Friday, October 31, 2014
The black and white photo was taken in the 1950's
The road, along the east coast of Okinawa, was known as HWY 1, back in those days.
The photographer, who went by the nickname, Blackie, I never had te pleasure of meeting.
His son, WBM Bradford, I have become friends with online.
Okinawa has changed plenty, over the years.
Though I love doing this sort of thing with the camera, I wasn't sure I could pull this one off.
This color photo is the scene as it looks today.
The photo was taken by my friend Ryukyu Rusty on August 23, 2014.
The rocks, just off the highway, were the landmarks, used to duplicate Blackie's photo.
Landslides, over the years, covered this part of the thoroughfare.
Old HWY 1, was renamed HWY 58 and, is still a major highway heading north.
This portion of the road, has been closed to traffic.
A tunnel was built, re-routing the highway, off to the right of this location.
The cameraman, would have to climb, in order to duplicate the original photo.
With a copy of the B&W image, Rusty, climbed and got the job done.
Visit my website for today's Feature Photo
Thursday, October 30, 2014
Blue Triangle Butterfly or, Common Bluebottle Swallowtail
These butterflies can be found almost anywhere in the rainforests of Asia.
They may also, be seen in Australia and, we have video-graphic proof.
Checkout this site in Singapore if you want to learn all about them.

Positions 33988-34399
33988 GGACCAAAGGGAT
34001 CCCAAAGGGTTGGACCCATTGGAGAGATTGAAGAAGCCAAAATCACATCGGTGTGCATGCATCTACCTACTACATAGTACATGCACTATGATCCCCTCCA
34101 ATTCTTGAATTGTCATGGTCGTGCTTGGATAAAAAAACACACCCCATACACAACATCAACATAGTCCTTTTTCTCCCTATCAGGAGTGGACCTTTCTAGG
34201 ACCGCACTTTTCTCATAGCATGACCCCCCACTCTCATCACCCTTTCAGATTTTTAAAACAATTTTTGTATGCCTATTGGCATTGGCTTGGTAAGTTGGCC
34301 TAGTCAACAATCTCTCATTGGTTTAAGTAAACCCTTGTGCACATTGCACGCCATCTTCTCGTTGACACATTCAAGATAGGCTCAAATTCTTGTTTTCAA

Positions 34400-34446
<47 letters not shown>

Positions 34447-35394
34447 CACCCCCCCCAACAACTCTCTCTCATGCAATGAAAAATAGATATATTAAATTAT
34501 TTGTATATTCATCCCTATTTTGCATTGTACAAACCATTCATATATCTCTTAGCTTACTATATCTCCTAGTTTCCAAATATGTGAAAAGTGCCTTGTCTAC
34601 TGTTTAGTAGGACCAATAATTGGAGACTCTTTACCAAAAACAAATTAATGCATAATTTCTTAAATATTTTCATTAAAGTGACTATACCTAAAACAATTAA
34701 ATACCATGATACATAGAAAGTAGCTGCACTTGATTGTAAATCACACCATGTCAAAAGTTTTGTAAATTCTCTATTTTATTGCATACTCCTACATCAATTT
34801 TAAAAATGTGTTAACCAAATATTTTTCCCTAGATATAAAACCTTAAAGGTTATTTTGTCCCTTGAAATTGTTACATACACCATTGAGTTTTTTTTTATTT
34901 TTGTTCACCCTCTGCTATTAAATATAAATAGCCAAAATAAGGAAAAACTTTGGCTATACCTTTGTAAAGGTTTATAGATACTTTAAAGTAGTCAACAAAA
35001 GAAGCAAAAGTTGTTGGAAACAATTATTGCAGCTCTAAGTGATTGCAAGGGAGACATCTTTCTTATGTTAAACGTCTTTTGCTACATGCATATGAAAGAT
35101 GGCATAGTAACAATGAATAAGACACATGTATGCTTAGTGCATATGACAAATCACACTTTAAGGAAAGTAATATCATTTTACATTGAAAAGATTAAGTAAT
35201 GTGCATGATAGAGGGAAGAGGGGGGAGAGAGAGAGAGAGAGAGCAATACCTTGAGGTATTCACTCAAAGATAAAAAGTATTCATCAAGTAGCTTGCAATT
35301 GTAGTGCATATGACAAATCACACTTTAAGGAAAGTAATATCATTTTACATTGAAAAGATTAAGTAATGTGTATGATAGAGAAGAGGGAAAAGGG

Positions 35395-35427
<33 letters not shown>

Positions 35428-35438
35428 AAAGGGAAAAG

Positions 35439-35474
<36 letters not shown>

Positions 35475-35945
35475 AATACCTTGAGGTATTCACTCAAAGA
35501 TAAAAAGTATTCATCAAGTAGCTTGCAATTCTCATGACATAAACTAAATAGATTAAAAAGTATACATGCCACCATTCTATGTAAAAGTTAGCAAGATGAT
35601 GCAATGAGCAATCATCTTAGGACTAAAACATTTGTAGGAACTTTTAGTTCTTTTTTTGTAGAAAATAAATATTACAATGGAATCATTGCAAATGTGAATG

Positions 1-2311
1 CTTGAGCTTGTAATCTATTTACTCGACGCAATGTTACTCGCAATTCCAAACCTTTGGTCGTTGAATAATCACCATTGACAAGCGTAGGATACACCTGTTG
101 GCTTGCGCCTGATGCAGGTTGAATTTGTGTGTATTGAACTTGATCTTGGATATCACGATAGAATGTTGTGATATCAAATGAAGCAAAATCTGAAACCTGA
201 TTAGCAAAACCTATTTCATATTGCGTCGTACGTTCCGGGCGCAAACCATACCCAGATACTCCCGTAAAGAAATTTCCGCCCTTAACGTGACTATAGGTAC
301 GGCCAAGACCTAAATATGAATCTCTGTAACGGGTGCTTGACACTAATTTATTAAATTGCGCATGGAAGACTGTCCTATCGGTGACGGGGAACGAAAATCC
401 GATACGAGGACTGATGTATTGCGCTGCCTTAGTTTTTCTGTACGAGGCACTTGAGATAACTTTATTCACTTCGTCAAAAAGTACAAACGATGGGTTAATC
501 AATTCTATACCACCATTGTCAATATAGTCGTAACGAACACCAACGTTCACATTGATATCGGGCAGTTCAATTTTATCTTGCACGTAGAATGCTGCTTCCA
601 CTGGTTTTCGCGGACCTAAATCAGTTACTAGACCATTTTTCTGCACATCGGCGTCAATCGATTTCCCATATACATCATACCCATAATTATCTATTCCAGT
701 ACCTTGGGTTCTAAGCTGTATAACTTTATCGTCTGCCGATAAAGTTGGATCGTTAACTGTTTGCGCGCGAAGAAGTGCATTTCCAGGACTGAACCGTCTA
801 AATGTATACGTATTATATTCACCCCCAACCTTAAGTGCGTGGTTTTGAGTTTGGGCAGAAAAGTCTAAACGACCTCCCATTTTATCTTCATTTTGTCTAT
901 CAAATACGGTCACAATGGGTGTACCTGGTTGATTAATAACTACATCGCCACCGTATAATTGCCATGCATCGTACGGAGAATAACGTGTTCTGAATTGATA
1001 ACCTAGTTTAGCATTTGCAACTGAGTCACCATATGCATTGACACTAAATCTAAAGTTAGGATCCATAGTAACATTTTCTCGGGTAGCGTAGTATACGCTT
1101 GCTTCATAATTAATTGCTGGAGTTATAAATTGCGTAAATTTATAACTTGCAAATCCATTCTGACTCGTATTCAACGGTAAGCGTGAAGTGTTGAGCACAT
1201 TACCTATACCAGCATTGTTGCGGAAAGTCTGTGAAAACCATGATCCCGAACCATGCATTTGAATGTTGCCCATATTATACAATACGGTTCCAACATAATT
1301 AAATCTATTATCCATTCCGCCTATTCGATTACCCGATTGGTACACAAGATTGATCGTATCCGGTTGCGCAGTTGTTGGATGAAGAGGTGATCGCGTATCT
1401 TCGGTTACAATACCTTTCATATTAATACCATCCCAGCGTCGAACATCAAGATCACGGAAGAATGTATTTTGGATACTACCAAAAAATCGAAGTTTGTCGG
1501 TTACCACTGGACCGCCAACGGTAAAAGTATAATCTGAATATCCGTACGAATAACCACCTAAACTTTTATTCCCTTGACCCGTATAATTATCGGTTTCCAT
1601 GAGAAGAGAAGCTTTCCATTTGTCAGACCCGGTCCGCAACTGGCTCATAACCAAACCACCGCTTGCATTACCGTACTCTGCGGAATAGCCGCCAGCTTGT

A Problem and Solution
If the research hadn't been done, I would never have guessed this.
Molecular Expressions at Florida State University, showed me the problem:
"Man cannot always successfully reproduce what occurs in nature. The blue triangle butterfly reared in captivity is distinctly different from those existing in the wild. Unfortunately for the survival of the species, the smaller, less intensely colored captive-bred individuals are less desirable to collectors."
The only reason, I had to quote them is, I don't speak so eloquently.
For example, my solution we be something like this:
Take folks, breeding captive butterflies along with those, collecting the wild ones and, put them in jail.
Problem solved !
Wednesday, October 29, 2014
33% of the Moon is Visible
Usually, I check the schedule for the full moon and, start shooting a few nights early.